My advice is to gently tell your friend how you feel. Assure him that you can give him friendship and love of the platonic variety. Don't lead him on by making out with him, even if you want to -- that's just not fair. He's got to know that it will not lead to anything of a lasting nature, or even to a hot sexual episode.
Be this guy's friend. If he's in love with you, it will be very difficult for him, and he may need to cut you out of his life to get over you. But maybe his feelings aren't that intense. Hopefully he will understand how you feel and you can continue to have a cherished friendship.
Wednesday, March 26, 2008
From the gay-oriented but essentially mainstream movie Philadelphia, in which Tom Hanks played a gay man who loved opera, and even described a scene from Umberto Giordano's masterpiece Andrea Chenier while Maria Callas sang the aria in the background. I like opera myself, but you're absolutely right that most of my gay male friends have no great interest in it. Ditto for musical comedies. Some gay men -- like some straight men and gay and straight women -- are into the arts because their parents were, and they grew up surrounded by culture. My parents went to see every Broadway show -- musical or not -- that was produced, and my mother and grandfather were major opera fans. Of course younger men in general tend to be more in tune with popular music, such as rock, rap, and hip hop, but there are exceptions.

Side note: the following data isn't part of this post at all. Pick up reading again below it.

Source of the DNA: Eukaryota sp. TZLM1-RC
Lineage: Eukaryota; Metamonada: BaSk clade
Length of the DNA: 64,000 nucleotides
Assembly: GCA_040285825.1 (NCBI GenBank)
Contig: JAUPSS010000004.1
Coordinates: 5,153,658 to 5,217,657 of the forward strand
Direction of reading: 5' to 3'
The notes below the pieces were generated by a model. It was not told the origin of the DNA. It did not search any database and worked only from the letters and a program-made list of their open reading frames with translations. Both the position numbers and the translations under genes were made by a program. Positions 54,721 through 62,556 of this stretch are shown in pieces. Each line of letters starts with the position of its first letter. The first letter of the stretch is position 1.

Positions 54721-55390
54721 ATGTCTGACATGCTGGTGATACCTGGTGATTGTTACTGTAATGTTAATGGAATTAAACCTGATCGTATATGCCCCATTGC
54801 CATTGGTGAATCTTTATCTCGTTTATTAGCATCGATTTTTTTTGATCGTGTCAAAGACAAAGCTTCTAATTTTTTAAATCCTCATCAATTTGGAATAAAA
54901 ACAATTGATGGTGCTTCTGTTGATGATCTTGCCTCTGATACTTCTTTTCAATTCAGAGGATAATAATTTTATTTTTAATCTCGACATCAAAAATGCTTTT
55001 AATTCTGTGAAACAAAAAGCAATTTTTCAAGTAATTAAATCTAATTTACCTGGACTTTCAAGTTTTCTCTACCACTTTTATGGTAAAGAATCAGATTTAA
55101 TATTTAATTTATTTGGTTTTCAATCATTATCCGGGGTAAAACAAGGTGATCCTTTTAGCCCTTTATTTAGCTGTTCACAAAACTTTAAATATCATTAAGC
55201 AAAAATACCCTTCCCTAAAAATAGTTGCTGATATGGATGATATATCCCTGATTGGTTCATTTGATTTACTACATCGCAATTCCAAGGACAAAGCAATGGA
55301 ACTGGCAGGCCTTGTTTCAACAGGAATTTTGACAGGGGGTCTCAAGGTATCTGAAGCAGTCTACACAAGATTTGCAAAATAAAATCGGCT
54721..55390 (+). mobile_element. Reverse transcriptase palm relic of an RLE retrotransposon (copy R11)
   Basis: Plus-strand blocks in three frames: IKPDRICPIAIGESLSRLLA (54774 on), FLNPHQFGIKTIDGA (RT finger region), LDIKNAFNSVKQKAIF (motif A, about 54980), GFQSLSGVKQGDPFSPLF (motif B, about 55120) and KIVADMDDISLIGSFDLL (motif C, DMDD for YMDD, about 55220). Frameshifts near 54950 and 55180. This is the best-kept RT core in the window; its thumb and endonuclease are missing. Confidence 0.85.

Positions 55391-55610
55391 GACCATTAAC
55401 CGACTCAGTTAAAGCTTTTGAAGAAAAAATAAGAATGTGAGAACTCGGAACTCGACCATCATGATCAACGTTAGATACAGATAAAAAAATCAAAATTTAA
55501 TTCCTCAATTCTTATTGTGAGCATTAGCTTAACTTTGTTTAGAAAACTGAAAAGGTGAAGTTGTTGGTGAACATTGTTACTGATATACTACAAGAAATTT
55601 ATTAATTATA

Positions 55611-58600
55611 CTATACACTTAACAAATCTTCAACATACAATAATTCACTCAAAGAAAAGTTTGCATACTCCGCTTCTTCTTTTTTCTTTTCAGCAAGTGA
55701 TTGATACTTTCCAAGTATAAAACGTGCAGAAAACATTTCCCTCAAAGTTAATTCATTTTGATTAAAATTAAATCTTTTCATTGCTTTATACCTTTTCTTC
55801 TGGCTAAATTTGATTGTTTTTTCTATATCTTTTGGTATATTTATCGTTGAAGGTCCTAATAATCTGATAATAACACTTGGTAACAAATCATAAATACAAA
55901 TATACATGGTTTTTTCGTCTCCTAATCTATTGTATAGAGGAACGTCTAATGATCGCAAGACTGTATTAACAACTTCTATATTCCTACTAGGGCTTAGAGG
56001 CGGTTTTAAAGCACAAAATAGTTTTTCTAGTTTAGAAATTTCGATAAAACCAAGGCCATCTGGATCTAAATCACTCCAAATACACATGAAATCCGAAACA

For more on gay men and the arts, click here.
See you at the opera, baby!
Tuesday, March 25, 2008